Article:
Book Review

Book Rant: Makeovers? Come On Now.

Cartoon angry woman yelling into phone, with This Book Rant is from Sarah (no, not me, a more different Sarah) who read a book with A Makeover Scene. One that was so preposterous she had to email me about it. She wrote me this a few months ago, but it’s never too late to discuss absurd makeovers, right? Right.


I just finished a book and I have a rant. I’ve never posted on here before, though I lurk all the time, so I hope you don’t mind. I’m sure people have commented on this problem before – but this was such an egregious case that I needed to vent to someone, somewhere. I hope it’s not an imposition.

Nevertheless: what’s up with romance heroes doing makeovers for their heroines? Is this supposed to show their sensitive side? I’ve seen this before (quite a bit) in regencies and westerns, and I guess I kind of bought it – or at least past over it without too much thought – in those settings (it’s potentially a lot more believable in times/places where a) there’s not much variety in available clothing anyway and/or b) women had serious sewing skills and could have re-sized and reworked the dresses for themselves off-screen or something) but I just encountered an extremely ridiculous variation on this theme in a contemporary. It completely soured me on a book that was pretty good up until that point.

Lori Foster's Jude's Law - The cover has a single cherry on it. The book is Lori Foster’s Jude’s Law. Here’s the gist: May is living with Jude for protection until stuff with the bad guy gets sorted out. She came to his house in a borrowed outfit that doesn’t fit, because she was on the run, and Jude won’t go get her stuff from her house because a) it might be dangerous and b) he doesn’t like her usual wardrobe.

Oh, and May is very pointedly a “larger” heroine, with boobs and a butt. She usually wears business suits to try to hide all that, but we’re told from the very beginning that Jude isn’t sold on her fashion sense. So, over May’s protests, Jude does some online shopping and has a whole new wardrobe shipped to his place overnight (while she’s asleep). In the morning, when the stuff arrives, May – reasonably enough, in my opinion – is dubious and thinks the clothes won’t fit.

Jude shoves a pair of jeans and a cami at her and tells her to change. May takes the clothes into the bathroom, falls in love with the fabric, and… you already knew that the clothes fit her to a tee, right? May is delighted, because of course SHE’S never been able to find clothing that fits properly, and proceeds to model everything Jude bought – which is a lot – for him.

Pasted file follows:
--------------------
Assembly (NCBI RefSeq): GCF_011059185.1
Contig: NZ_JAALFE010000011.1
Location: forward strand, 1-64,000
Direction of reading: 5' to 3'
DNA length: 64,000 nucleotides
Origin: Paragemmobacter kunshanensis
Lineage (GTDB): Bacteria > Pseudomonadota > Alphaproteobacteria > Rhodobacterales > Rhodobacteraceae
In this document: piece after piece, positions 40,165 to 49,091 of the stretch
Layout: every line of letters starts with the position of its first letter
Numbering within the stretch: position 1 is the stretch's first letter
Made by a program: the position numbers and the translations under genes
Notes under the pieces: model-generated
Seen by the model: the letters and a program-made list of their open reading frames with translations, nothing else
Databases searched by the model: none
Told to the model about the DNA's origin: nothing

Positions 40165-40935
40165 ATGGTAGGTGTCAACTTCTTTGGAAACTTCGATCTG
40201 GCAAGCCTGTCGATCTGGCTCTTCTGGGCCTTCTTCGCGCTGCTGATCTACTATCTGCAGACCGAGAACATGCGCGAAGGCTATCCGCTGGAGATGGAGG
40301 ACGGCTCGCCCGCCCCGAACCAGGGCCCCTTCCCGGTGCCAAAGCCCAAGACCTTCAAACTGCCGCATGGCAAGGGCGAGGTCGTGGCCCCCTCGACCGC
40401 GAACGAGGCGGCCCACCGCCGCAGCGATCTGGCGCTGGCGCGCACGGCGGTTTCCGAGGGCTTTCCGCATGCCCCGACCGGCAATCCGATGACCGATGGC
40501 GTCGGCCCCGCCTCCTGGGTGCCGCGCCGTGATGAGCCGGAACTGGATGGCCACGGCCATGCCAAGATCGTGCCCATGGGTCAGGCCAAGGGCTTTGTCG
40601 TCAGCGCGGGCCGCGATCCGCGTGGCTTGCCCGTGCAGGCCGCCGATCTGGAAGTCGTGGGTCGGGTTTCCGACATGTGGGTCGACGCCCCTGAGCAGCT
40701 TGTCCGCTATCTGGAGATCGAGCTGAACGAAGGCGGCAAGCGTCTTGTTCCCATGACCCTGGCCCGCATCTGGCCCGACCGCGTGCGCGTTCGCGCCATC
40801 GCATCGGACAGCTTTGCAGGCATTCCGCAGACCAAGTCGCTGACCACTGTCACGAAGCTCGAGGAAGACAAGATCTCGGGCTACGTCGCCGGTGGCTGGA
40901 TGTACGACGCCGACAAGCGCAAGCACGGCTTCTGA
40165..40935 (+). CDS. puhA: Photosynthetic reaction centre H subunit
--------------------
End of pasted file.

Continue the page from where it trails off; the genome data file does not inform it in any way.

Now, there are so very many things wrong with this, I don’t even know where to begin. For one thing, Jude doesn’t know May’s size. There’s no way he could even have sneaked away and checked it or something at night, since she comes to his house in an outfit borrowed from a (skinnier) friend and had previously refused his offer of buying her clothing, so obviously she hadn’t told him that info. Heck, Jude makes a point of being nervous about it before she comes out of the bathroom, since he knows that if he screwed it up then May won’t give him another chance to dress her (is she a doll, or something?). Ok, so Jude’s a famous actor, so maybe he knows style, and he’s been with a lot of women (though skinner ones), so maybe he knows women’s sizing?

Or maybe he’s been hanging out with Clinton Kelly? EXCEPT THAT HE CAN’T, BECAUSE AS CLINTON KELLY WOULD TELL YOU NOT EVERY BRAND’S SIZING IS THE SAME.

Heck, even within the same store, you don’t have a guarantee that everything that’s the same size will fit! That’s the awesomeness (and endless frustration) of women’s clothing! So how could Jude possibly pick out clothing that would fit a woman – a curvy woman, mind you – whose size he doesn’t know? And then, to get them ON THE INTERNET? I wouldn’t get clothes for *myself* on the internet, not unless I could get a guaranteed return, and even then I’d call it more of a longshot than its worth. I *certainly* wouldn’t trust my husband anywhere near a store (I highly doubt he knows my size… hm, does that mean he’s not sensitive?), much less the internet, to buy me clothes!